The docks area of Ipswich has been used for trade for well over a 1000 years. When Colin started teaching at the Ipswich Art School in the late 1940s, the dock had yet to transform into the stylish waterfront we see today. The commercial landscape, with its wharves and warehouses, proved to be a source of inspiration for both Colin and his students.
“I used to think the Docks were the best thing about Ipswich. I used to take a lot of sketching classes of students down to the Docks, and in those days they were far more free and easy about where you could go there.” Colin Moss: Life Observed.
Colin Moss “Ipswich from the New Cut” (1950)
Yeast and Sugar Beet
Judy Foster, one of Colin’s students between 1955 and 1959, was similarly impressed. She particularly remembers “a peculiar kind of smell from the Docks, the yeast … the maltings and the sugar beet which wafted one way or another, depending on the direction of the wind.”
Colin Moss “Ipswich Docks” (c1950-55)
A European Sensibility
“What made Colin special was that he brought a European sensibility to local art. He studied with Oskar Kokoschka in Salzburg, Austria and absorbed his very colourful view of the world. When he returned to Suffolk, he produced a series of local landscapes including views of Ipswich Docks which he executed in a very strong, vibrant style. The local people hated it – he painted these pictures in strong pinks and purples, not all the colours he was seeing – but this was the influence of Oskar Kokoschka.” Tony Coe – John Russell Gallery, Ipswich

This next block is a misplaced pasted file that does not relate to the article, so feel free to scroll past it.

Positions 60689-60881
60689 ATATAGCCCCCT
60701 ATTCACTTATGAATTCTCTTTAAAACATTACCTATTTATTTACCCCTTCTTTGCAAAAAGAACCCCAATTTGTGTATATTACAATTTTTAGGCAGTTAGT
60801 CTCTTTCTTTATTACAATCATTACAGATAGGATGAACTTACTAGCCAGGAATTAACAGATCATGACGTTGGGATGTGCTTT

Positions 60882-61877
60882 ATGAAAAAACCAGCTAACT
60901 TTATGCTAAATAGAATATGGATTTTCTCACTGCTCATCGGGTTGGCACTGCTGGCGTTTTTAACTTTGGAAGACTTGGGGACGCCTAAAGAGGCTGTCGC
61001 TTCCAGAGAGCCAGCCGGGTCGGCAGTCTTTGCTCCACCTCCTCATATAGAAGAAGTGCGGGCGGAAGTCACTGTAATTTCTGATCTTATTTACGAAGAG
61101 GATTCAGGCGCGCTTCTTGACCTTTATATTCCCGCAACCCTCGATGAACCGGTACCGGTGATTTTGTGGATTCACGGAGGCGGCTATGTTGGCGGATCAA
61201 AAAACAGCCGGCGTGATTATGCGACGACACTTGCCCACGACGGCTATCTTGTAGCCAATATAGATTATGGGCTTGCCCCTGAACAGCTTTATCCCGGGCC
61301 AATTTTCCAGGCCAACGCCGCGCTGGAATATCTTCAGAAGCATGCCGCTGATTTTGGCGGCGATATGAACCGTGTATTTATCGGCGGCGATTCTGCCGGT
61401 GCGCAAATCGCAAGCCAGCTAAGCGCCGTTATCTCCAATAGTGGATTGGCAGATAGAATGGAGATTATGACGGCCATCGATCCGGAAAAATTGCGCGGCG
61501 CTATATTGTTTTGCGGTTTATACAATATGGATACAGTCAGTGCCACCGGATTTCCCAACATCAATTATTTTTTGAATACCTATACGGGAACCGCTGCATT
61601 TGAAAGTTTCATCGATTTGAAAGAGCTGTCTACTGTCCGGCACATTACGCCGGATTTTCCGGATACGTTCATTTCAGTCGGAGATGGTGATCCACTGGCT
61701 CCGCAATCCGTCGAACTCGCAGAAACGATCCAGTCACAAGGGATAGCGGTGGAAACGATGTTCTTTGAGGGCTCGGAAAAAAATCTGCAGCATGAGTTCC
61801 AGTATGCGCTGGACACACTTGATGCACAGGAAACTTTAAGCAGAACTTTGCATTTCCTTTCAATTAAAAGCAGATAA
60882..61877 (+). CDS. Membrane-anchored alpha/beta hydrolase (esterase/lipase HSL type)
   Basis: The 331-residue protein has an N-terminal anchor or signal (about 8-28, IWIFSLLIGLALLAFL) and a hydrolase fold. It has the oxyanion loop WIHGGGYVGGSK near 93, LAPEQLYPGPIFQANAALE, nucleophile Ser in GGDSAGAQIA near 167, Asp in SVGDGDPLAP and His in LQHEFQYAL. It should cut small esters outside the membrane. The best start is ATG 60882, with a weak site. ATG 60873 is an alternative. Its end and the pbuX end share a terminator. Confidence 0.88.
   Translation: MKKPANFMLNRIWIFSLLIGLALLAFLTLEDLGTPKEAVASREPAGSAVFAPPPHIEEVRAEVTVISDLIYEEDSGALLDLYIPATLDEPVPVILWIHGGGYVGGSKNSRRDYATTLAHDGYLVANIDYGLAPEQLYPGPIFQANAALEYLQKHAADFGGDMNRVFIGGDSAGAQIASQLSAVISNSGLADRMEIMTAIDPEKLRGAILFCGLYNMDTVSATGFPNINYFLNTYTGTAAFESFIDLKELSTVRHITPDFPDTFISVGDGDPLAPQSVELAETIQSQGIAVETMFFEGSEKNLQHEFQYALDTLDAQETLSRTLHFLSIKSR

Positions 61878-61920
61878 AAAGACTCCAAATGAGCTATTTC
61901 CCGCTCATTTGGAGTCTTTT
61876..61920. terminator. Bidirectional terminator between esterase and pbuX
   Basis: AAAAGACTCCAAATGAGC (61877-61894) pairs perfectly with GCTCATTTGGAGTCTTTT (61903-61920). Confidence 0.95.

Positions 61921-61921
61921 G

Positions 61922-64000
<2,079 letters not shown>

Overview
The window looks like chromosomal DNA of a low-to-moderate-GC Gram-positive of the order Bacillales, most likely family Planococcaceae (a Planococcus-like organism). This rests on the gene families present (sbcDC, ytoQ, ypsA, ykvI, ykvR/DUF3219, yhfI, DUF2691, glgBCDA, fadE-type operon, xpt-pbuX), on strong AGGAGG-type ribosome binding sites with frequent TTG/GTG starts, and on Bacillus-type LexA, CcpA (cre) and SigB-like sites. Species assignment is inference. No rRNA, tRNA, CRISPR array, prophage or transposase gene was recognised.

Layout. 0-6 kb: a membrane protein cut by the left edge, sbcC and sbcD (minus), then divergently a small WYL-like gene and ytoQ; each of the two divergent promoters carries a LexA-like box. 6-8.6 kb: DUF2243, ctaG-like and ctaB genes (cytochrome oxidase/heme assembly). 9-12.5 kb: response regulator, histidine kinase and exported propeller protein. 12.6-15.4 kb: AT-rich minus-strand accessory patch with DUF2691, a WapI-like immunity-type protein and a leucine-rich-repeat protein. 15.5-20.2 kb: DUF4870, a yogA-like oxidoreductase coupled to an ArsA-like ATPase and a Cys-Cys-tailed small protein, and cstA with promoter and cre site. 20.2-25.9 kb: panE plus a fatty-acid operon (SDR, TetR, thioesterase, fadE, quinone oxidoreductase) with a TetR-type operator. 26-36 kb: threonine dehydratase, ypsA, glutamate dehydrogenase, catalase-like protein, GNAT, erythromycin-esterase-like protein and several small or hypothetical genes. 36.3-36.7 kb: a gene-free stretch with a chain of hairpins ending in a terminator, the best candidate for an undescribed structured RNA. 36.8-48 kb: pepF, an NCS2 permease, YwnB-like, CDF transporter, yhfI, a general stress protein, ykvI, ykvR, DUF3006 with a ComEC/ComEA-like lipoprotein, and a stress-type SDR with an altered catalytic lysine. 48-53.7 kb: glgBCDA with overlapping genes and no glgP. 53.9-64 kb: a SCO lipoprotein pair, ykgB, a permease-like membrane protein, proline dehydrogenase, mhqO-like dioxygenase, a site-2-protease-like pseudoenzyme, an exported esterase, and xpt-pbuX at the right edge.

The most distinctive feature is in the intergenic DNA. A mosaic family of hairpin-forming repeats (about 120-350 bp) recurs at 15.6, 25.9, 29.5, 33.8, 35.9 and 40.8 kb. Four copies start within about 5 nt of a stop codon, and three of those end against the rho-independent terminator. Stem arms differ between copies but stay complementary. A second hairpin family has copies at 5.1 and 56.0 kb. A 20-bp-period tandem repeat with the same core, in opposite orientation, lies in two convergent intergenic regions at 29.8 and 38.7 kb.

The Waterfront Today
Over the past two decades, Ipswich’s waterfront has been transformed. Now a stylish area of restaurants, shops and apartments, and with a thriving marina, buildings from the waterfront’s rich maritime past, sit alongside developments from the new.
Ipswich Waterfront today – photography Michael Jolly